The BC/DR Expanse: 2014 & Beyond

Sun, 02/23/2014 - 11:51am
Jonna Mayberry, Editor

No, there’s no show titled “America’s Next Top BC/DR Practitioner,” or “Survivor: Contingency Island,” but let’s say such a show did exist. If a practitioner wanted to be crowned the winner, what steps should they take, what skills should they hone and what trends should they be aware of? Being aware of current trends will not only make you better at your current role, but also better prepared to tackle future opportunities.  

In an effort to learn more about the traits and skills companies view as key, as well as how the field is evolving both from a practitioner standpoint and from companies’ vantage point, Continuity Insights sat down with Cheyene Marling, president, BC Management, Inc., an international recruitment and research company focused exclusively on the business continuity industry. BC Management also conducts research, concentrated on benchmarking business continuity programs and staff compensation. BC Management has clients and candidates in over 90 countries. 

Given Marling’s role within BC Management, she has exclusive insight into current trends and how these developments could impact practitioners in 2014 and beyond. Marling offers key insights into how  business continuity (BC) and disaster recovery (DR) professionals’ roles are changing, the key traits a successful practitioner should possess, how practitioners can best increase their credibility in the field and how executives are changing their views on BC and DR. 

Continuity Insights: Can you name one or two recent trends that will impact BC and DR professionals’ roles in 2014 and beyond? 

Cheyene Marling: For the last 3 to 5 years, BC has been progressing to an enterprise planning program, encompassing not only BC, but several other closely related disciplines. In the past, DR was separate from BC, or risk management (RM) was separate from security. You had RM, information security, DR, BC and sometimes facilities — and all of those disciplines operated very separately as silos of an organization. But in the last 3 to 5 years, there has been a lot of transitioning, as companies try to incorporate these once separate areas to create more of an enterprise program and eliminate duplication of efforts. At this time, I’m still receiving a lot of calls from companies that currently have BC and DR separate, but are trying to join the two. 

This trend is going to be effecting professionals’ career planning because professionals are now doing much more than just BC or DR. In many cases they’re also having to do RM, information security or facilities. As several disciplines are being incorporated into the program, individuals planning for the future will need to diversify their background, expertise and qualifications. This is especially true if they’re looking to move up within an organization, because the individual who is managing the entire program needs to have a background in several disciplines to be able to manage the entire enterprise program.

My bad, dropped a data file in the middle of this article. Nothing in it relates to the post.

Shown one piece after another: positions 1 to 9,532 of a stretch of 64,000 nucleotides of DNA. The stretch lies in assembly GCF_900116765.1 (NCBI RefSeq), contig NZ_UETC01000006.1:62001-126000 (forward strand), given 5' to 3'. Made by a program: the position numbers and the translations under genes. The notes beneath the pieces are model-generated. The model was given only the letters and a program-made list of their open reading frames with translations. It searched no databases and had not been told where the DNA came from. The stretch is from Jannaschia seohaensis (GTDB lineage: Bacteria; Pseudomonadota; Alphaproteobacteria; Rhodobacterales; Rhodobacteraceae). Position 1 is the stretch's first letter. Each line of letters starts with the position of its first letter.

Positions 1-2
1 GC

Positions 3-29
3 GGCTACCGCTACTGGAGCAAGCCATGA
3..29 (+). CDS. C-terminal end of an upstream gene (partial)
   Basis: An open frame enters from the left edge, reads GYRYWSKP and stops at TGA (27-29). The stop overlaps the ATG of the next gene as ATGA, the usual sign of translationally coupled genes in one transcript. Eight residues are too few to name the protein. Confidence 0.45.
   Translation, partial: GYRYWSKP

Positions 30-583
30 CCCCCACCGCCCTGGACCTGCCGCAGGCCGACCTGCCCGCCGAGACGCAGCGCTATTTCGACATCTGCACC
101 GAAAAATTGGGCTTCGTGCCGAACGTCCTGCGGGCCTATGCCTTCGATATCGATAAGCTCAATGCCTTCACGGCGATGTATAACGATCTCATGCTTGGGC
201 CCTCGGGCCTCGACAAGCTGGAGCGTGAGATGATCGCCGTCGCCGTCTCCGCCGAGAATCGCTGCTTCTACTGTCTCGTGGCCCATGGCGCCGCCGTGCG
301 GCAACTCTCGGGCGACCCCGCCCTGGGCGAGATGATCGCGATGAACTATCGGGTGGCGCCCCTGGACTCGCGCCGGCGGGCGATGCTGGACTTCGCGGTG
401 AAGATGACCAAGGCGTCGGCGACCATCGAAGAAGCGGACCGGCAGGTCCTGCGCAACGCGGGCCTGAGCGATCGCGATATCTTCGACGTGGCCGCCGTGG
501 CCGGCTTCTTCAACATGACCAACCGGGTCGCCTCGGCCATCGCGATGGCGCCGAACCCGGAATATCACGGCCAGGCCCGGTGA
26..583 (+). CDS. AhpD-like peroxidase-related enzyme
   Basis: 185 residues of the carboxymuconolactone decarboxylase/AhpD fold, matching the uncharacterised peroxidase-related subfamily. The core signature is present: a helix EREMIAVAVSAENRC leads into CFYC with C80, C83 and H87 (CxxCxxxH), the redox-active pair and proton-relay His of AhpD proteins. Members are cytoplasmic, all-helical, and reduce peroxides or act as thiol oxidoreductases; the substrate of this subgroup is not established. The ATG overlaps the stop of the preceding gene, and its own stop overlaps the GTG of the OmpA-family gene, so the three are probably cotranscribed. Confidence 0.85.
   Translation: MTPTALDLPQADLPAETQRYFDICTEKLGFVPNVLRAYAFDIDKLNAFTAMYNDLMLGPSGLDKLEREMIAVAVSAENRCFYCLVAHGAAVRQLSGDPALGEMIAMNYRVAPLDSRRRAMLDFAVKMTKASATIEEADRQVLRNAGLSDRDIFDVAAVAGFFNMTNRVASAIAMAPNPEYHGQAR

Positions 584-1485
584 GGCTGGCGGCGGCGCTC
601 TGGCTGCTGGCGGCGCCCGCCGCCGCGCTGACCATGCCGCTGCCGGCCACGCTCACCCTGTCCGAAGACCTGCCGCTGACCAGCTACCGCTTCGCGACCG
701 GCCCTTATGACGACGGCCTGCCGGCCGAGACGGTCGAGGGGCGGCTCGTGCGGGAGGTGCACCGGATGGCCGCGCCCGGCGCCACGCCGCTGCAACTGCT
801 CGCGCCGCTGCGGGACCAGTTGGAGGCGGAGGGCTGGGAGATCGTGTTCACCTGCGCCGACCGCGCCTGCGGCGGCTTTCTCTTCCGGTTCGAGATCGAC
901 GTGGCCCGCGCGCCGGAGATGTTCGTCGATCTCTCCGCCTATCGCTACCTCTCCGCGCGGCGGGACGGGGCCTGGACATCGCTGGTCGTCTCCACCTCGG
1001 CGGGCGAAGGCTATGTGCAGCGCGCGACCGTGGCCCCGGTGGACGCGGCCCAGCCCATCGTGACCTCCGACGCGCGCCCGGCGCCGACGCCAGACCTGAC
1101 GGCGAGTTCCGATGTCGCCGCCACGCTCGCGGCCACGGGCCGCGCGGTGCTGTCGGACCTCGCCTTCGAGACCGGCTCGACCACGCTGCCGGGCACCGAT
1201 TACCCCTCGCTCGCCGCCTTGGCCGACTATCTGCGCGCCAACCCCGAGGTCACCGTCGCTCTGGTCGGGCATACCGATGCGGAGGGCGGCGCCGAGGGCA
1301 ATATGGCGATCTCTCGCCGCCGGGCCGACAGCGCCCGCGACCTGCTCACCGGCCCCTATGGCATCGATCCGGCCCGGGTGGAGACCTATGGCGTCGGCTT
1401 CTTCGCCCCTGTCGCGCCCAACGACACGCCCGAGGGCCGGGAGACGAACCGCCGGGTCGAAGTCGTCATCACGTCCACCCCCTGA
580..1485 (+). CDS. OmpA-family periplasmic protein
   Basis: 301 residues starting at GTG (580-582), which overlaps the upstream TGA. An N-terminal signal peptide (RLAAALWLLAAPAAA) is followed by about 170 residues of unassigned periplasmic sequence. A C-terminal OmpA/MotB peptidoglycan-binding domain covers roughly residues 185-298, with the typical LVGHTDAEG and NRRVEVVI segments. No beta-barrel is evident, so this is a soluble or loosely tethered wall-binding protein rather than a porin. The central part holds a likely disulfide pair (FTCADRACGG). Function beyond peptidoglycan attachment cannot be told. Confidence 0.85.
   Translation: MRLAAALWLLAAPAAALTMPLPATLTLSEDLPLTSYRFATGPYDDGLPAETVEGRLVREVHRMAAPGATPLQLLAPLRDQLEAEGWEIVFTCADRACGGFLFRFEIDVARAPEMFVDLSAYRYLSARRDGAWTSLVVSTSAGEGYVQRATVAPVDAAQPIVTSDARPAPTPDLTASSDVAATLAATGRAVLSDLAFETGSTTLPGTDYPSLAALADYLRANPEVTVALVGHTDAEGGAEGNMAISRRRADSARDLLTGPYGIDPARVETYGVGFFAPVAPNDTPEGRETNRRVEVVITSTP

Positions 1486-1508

The second trend I’ve observed is that BC is certainly getting increased visibility at the executive level. This is being brought forth by the fact that several regulations are coming to the forefront. Now individuals, given that they’re getting increased visibility at the executive level, need to have more of a strategic, “thinking-outside-the-box” perspective. Writing a program, assembling a program and developing a program is completely different than actually being able to incorporate a program across an organization, and being able to present at the executive level and understand the culture of the organization. So as BC becomes more elevated at the executive level, having the ability to really influence, be strategic and think outside the box is essential.  

CI: When you addressed your first trend, you mentioned that you have observed many disciplines coming together into more of a centered role. Do you notice organizations reducing their staff, or is it more likely that they’re just looking for a “leader” who can offer insight into many different subject areas? 

CM: There are a lot of de-duplication efforts in many companies. It becomes very political. If you have two leaders, with one managing just the DR piece and one managing just the BC piece, it becomes a battle. In many cases you have one person giving one message and another person giving a totally different message. So a lot of companies are looking to not only streamline efforts and make an enterprise program to avoid duplication of efforts, but also to reduce these conflicts. What I’ve found in every case where I talk to individuals who are looking to streamline their program is that it’s very trying for them, because they’re not necessarily looking to remove someone; they’re trying to identify a structure that will make the most sense for the company and they want to do that without letting someone go. But at the end of the day this is a smart move for companies because it is a duplication of efforts. 

CI: From your unique perspective, what do you see as the most-desired qualities or key skills of leaders in the BC and DR fields?